It was in these very worrisome economic circumstances, in which central bankers had already practically depleted their entire arsenal of unconventional, ultra-lax monetary-policy tools, that the Covid-19 pandemic unexpectedly broke out in January of 2020. The reaction of monetary authorities has been simply more of the same: They have redoubled monetary injections even further. To do so, they have expanded their financial-asset purchase programs (and the price, much to the delight of large investors, such as mutual funds, hedge funds, etc., has continuously risen, and in this way, central banks have made the fortunes of a few people even greater, while the economy of most citizens is contracting and entering a recession). In addition, the new money is, de facto, increasingly being distributed through direct grants and subsidies financed via monetized public deficit, such that a large portion of the newly created money is already starting to reach the pockets of households directly. However, since at least as far back as 1752, when Hume38 pointed it out, we have known that the mere equal distribution of monetary units among the citizenry has no real effect.39 For this reason, monetary authorities ultimately do not wish to even hear about Friedman’s famous “helicopter money” as a tool of their monetary policy, since the latter produces apparent expansionary effects only when just a few sectors, companies, and economic agents initially receive the new money, which is accompanied by all of the collateral effects of an increase in inequality in the distribution of income in favor of a small group. (I mentioned this group in connection with the effects of quantitative-easing policies as a determining factor in the enrichment of actors in financial markets.) In any case, it is certain that, sooner or later, and to the extent that it is not sterilized by private banks40 and unmotivated entrepreneurial sectors, the new money will end up reaching the pockets of consumers and generating inflationary pressures, as the Hume effect of an inexorable loss in the purchasing power of the monetary unit appears. And this effect will become increasingly obvious as the initial uncertainty of households is gradually overcome and their members no longer feel the need to maintain such high cash balances or they are simply obliged to spend the money they receive in the form of subsidies to subsist while they are unemployed and unable to produce. At any rate, everything points in the same direction: A growing monetary demand on a production which has declined due to the pandemic leads inevitably to an increasing upward pressure on prices.41 And that is precisely what has already begun to appear as I write these lines (January 2021). For instance, the price of agricultural products has continued to rise and has reached its highest point in three years. Freight charges and the prices of many other raw materials (minerals, oil, natural gas, etc.) have also soared, even to record highs...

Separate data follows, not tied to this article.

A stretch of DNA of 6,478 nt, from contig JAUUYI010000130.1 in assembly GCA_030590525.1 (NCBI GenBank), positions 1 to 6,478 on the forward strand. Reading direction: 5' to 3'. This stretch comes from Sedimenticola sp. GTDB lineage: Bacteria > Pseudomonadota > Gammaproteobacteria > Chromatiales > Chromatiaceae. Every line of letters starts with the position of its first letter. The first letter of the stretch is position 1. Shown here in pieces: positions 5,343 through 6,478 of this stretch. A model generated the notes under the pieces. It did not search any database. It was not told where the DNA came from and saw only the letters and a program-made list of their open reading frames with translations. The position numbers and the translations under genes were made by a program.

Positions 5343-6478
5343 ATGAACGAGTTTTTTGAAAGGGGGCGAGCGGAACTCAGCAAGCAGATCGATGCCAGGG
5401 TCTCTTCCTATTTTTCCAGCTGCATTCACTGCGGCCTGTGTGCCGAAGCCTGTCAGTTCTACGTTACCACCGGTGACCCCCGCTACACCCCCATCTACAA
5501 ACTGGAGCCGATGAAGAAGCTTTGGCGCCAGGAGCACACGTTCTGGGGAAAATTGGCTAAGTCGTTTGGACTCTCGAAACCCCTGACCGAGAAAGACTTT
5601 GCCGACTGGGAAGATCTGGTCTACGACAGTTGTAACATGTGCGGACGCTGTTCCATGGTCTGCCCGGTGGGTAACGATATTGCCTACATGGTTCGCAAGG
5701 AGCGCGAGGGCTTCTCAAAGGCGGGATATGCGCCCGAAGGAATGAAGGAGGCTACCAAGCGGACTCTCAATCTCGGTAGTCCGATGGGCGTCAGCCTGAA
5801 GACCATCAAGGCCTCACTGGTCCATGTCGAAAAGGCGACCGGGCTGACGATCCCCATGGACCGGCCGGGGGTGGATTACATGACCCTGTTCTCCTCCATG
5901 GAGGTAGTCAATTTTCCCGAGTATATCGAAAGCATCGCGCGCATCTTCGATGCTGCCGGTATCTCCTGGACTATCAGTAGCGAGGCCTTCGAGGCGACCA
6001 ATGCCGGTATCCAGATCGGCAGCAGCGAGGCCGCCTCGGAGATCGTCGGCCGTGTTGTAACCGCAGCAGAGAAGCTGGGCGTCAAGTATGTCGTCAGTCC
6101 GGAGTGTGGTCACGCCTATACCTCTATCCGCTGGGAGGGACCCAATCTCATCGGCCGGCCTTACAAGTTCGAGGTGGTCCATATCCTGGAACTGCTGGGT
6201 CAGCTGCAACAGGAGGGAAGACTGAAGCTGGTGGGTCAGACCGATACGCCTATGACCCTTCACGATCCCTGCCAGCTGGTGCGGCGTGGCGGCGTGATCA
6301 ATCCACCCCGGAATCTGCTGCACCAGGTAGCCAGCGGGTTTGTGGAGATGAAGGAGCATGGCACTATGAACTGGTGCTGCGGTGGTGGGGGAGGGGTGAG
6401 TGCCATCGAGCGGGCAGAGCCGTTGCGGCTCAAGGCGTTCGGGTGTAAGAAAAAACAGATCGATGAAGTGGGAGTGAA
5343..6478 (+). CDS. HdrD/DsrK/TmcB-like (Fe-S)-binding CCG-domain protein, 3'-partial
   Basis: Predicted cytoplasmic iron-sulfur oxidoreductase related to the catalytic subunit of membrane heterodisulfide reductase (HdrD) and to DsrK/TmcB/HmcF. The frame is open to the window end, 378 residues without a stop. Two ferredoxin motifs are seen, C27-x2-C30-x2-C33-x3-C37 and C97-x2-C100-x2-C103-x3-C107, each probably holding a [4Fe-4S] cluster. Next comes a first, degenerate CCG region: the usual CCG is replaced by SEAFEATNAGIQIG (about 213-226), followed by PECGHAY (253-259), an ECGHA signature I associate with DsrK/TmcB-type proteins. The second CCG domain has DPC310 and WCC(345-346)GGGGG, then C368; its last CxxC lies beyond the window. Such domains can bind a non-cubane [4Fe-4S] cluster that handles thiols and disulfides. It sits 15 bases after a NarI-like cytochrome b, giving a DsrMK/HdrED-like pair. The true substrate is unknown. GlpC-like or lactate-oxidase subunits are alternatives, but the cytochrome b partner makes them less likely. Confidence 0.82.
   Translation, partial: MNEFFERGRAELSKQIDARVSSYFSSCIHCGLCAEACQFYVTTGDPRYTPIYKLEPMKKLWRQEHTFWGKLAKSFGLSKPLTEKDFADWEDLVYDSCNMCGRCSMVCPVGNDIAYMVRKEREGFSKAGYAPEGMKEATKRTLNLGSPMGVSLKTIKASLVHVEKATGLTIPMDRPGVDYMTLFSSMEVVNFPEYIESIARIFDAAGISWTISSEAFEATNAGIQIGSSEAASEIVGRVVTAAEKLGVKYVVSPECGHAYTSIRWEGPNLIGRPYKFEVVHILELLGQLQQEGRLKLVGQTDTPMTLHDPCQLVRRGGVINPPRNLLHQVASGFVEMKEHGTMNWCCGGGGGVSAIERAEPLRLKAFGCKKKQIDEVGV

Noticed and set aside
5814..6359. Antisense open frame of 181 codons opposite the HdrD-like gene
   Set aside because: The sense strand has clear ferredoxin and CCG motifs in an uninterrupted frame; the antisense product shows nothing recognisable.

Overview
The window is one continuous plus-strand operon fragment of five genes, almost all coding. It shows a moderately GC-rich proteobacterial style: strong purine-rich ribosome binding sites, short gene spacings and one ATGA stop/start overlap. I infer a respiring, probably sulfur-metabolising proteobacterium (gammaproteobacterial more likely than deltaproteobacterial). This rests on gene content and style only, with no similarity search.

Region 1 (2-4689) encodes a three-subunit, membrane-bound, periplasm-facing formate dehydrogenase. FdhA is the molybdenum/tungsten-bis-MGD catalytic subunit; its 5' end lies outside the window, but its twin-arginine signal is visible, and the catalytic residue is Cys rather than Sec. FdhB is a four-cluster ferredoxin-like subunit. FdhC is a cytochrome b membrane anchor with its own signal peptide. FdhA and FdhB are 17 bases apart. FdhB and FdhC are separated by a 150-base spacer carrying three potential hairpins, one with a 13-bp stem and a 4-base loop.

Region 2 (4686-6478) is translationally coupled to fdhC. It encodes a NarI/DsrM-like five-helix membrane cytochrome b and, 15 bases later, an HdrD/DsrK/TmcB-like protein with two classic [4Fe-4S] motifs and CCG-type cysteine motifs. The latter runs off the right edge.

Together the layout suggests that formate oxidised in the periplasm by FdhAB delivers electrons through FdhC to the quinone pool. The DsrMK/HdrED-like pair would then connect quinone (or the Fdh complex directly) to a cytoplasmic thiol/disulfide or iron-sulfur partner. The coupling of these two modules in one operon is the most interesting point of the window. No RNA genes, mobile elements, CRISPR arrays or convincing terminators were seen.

3.4. Central Banks Have Gone Down a Blind Alley